One particular commitment — along with millions pledged up front toward population health — makes a proposed union between two hospital networks in Tennessee and Virginia especially unique.

Six-hospital Wellmont Health System, based in Kingsport, Tenn., announced plans Thursday to merge with 13-hospital Mountain States Health Alliance in Johnson City, Tenn. The two are promising to spend some $450 million toward population health improvements and a health information exchange between their slew of facilities, in an agreement those involved are calling “innovative” and “transformational.”

But particularly noteworthy is the proposed 19-hospital organization’s pledge to stave off any growth in health care costs, placing limits on negotiated rates with insurers to keep increases below the national average.

“This is an affirmative commitment to absolutely reduce the growth in the price of health care,” Alan Levine, president and CEO of Mountain States, said at a press conference Thursday.

The two systems are pledging to address six key areas in their communities, if the states of Tennessee and Virginia approve the deal: improving community health, enhancing health care services, expanding health care choices and access to care, bolstering value, investing in research and education, and attracting and retaining a strong workforce. They’re backing up those commitments with big bucks in several areas over the next decade:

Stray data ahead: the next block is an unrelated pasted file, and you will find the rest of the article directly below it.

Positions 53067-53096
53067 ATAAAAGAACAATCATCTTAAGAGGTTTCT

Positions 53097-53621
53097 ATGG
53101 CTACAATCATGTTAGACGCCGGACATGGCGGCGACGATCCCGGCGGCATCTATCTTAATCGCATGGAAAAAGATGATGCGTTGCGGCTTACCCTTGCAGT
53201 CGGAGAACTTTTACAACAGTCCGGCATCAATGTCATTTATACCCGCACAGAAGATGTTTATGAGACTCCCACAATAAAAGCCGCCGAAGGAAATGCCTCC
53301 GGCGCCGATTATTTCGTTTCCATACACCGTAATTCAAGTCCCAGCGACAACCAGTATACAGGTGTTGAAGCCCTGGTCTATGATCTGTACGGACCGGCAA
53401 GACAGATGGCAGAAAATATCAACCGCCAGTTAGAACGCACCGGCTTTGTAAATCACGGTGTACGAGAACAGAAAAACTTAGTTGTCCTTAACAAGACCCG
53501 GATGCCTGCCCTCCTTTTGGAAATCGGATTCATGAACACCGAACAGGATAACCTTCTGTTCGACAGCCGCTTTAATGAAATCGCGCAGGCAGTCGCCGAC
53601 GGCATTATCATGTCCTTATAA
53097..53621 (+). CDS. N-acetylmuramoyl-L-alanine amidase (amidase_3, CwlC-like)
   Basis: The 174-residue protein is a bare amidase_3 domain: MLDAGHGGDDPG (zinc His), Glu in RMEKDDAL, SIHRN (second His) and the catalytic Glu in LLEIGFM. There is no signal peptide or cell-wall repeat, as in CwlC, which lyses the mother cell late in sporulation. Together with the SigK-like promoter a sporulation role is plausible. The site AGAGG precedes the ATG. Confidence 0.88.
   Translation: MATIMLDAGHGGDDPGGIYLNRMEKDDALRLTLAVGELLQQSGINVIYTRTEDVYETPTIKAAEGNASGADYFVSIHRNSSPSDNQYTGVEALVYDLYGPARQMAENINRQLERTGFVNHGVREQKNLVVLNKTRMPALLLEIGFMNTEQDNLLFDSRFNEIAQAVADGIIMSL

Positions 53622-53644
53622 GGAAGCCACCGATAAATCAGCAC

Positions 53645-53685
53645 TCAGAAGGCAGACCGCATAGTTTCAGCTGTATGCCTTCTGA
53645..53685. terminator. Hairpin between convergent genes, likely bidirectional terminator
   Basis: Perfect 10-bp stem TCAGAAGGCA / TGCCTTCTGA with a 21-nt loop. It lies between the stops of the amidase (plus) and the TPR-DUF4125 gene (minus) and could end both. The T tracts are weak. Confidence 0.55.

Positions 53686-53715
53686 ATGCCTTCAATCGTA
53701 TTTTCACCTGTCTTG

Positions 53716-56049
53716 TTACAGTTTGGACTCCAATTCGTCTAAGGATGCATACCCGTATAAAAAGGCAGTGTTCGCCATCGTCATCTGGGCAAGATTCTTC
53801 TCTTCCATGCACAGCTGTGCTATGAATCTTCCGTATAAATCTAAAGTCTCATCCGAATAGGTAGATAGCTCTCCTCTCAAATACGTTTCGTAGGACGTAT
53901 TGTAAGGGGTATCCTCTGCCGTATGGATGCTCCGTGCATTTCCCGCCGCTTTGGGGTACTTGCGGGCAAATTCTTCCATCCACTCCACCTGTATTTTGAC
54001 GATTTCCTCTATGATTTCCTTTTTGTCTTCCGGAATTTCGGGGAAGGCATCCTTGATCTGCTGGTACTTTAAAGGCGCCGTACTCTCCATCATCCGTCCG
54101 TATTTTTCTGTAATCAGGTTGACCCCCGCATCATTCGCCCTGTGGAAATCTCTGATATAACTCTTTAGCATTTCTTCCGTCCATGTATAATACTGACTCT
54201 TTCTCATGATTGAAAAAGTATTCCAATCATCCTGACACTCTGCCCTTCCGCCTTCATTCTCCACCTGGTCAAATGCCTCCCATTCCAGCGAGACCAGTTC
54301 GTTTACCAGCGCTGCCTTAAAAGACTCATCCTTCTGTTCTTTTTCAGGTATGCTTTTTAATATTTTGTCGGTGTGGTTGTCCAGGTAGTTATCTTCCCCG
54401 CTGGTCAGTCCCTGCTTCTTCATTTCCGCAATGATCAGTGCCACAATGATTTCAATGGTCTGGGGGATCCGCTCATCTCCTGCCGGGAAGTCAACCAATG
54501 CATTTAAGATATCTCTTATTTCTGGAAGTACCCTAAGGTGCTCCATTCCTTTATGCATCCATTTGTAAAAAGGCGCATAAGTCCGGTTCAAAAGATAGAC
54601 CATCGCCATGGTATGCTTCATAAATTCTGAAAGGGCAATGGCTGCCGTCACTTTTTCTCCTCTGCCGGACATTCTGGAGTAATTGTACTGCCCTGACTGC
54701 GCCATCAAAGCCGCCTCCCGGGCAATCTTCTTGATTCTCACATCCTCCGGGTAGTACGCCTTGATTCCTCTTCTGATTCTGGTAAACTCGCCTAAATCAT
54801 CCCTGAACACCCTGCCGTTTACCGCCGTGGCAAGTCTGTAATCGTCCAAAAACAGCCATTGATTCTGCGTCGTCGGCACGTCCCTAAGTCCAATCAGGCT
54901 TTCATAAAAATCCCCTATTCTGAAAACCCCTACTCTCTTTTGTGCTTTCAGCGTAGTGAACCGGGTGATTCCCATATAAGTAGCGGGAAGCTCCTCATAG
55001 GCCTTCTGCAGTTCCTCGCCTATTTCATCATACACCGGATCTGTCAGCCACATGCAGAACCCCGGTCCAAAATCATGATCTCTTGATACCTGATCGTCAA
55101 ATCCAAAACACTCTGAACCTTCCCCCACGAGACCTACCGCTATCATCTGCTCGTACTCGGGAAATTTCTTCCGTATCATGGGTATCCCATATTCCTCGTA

• At least $75 million toward population health improvements, allocated through a 10-year plan developed with the health system’s communities and public health resources;
  • A minimum of $140 million to expand community-based mental health services, residential and outpatient addiction recovery programs, and tobacco and substance abuse prevention programs, along with further support for children’s and rural health services;
  • A minimum of $85 million to develop and grow academic and research opportunities, support postgraduate health care training and strengthen the pipeline of health care professionals;
  • Up to $150 million to implement a common information technology platform to support the regional exchange of health information and connect their hospitals.

Faced with the options of either getting bought out by a much larger organization, or teaming with one another, the choice was easy, Levine said during yesterday’s press conference. Remaining independent was not an option, and a larger acquisition of both systems, he believes, would have spelled a loss of both control and jobs in their communities.

“In the environment where you have the largest insurance company mergers in history happening, where really 90 percent of our nongovernment payer mix is going to be controlled by three payers, it’s an environment where we don’t think, long term, we can sustain ourselves as small, independent systems,” Levine said.  “So, the choice is whether we merge with each other, or whether we’re acquired by outside systems.”

For more on the partnership, you can check out the website here, or watch for our full report in the February issue of Hospitals & Health Networks